Analysis Of George Orwell 's ' The Road '

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“Lord of the Flies” by William Golding, “1984” by George Orwell, “The Time Machine” by H.G. Wells and “A Brave New World” by Aldous Huxley are all novels of the dystopian genre, that explore a post-apocalyptic world. The genre of the post-apocalypse is becoming ever more popular in the post World War Two English speaking world. The authors of these novels I feel, have a very distinct voice and style they create themselves to explore this world. A recent novel that really struck me as a novel in which the writer creates a unique tone in which to write his book in is Cormac McCarthy’s, “The Road”. In “The Road”, McCarthy has a distinct and plangent tone. The English used by McCarthy differs from the English used in novels of
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So, in my essay, through the analysis of the language in specific depiction of settings, themes, ideas and the author’s voice, how the writer creates a language to fully depict the setting of his post-apocalyptic novel.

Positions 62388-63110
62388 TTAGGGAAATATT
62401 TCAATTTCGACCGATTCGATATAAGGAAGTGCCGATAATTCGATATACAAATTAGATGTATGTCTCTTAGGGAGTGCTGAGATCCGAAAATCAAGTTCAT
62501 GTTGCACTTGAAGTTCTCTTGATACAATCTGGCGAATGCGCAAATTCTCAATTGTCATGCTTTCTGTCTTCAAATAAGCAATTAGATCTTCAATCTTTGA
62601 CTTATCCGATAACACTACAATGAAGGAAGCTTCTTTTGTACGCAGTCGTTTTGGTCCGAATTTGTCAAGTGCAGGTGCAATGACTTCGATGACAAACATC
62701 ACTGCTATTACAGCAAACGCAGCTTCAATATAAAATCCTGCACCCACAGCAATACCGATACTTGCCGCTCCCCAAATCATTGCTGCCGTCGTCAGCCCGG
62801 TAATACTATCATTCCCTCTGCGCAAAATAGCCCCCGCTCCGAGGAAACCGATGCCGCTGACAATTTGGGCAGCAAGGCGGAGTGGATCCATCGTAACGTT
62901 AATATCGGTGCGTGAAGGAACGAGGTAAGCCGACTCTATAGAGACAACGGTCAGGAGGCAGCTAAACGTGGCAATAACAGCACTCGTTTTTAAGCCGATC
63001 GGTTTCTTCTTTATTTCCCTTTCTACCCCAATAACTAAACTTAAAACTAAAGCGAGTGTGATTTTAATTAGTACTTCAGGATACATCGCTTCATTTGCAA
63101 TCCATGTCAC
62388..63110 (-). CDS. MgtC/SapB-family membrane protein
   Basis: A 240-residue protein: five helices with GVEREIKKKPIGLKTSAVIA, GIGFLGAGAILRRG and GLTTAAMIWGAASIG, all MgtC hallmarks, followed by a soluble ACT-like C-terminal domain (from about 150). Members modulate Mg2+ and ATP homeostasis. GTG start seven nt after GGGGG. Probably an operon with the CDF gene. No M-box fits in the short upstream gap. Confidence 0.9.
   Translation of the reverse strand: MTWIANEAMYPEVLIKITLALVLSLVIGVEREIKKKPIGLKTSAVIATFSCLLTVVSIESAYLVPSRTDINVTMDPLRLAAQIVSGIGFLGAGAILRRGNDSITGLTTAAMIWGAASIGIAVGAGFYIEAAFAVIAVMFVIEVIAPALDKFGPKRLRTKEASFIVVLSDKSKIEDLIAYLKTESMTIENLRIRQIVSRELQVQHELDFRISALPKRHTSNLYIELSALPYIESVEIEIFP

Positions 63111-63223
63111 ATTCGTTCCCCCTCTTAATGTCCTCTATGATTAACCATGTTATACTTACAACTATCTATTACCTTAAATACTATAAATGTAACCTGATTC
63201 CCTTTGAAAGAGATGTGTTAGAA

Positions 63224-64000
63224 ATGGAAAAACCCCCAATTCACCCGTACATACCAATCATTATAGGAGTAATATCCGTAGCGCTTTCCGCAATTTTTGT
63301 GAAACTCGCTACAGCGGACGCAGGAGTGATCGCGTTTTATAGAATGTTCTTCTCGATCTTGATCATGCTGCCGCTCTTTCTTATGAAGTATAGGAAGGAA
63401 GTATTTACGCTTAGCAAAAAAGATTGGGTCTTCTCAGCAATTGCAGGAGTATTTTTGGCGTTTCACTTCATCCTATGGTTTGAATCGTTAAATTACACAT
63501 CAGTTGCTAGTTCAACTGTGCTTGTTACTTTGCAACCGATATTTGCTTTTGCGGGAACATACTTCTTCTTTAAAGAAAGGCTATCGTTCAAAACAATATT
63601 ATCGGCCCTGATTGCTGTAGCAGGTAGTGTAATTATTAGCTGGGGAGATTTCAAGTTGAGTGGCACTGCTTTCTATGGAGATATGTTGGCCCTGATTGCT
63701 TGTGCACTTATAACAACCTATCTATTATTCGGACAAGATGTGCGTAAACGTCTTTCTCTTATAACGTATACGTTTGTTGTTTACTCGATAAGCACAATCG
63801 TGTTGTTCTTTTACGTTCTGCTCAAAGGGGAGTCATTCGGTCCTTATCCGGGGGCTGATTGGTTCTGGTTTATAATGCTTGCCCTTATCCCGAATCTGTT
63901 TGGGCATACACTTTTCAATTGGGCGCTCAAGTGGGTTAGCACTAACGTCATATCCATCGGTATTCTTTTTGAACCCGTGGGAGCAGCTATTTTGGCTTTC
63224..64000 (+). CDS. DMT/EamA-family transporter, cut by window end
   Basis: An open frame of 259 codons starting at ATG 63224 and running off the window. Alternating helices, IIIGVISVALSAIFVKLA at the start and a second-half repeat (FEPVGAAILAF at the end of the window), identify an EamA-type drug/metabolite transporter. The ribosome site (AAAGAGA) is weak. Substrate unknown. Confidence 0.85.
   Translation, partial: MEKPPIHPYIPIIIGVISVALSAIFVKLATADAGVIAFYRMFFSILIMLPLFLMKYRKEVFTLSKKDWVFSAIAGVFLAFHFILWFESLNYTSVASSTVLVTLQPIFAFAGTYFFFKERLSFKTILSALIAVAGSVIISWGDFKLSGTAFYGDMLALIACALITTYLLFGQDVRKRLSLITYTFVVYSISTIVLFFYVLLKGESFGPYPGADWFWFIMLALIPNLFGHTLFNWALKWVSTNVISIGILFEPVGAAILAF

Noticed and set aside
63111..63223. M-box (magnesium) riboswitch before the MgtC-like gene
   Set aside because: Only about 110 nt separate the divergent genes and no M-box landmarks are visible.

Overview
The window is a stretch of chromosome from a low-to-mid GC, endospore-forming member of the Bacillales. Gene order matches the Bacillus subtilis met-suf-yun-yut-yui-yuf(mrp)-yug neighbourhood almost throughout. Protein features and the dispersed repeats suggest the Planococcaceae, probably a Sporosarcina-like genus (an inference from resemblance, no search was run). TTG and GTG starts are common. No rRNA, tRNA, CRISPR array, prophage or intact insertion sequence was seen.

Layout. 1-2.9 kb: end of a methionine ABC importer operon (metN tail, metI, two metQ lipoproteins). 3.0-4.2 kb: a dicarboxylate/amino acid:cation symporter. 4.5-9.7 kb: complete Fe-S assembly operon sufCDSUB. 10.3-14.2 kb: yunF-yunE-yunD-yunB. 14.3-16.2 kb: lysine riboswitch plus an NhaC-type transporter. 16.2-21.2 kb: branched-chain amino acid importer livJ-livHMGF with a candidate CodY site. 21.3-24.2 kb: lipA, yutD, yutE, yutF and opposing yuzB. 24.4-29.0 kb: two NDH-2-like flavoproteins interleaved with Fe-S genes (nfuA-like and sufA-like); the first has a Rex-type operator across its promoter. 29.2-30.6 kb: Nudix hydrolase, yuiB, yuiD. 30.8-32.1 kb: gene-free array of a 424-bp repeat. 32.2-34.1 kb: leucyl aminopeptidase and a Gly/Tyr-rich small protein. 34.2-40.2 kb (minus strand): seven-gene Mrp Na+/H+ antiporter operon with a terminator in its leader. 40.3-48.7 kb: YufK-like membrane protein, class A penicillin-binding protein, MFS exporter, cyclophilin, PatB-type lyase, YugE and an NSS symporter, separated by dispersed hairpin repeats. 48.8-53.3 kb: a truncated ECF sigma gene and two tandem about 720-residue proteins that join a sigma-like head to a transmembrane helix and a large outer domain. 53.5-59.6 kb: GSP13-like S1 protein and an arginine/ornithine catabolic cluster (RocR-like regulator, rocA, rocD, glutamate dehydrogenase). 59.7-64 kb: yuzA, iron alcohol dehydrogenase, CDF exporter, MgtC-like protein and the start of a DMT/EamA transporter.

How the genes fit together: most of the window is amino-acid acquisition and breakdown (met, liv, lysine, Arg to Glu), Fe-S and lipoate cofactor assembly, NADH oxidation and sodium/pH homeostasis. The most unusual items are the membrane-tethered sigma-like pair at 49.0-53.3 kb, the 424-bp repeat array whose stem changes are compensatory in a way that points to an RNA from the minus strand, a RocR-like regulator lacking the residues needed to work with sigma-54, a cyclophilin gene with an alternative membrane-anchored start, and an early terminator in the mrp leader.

In the novel “The Road”, Cormac McCarthy presents and creates a language to comprehensibly describe and create an image of hell. “Literature differs from life in that life is amorphously full of detail, and rarely directs us towards it, whereas literature teaches us to notice…” I feel this quote is particularly relevant to McCarthy, as his description in novels, although seemingly in analysis rather barren, his use of descriptive language creates and extremely vivid image. McCarthy uses simple adjectives, repetition and narrates the novel in a godlike omnipresent voice, as well as employing biblical style language and sentence structure. His language in the novel is “as minimalist as ever” , as indeed it is in his style to write simplistically. One can compare, any line from any of his novels, and see this. This can be seen in his other novels, for example “No Country for Old Men”, which was written too in this style of language and is described as “nothing if not pre-apocalyptic”. If one reads this novel, or any of his novels, this style is obvious, but it is arguably particularly effective in “The Road” to create a language of the post-apocalypse.

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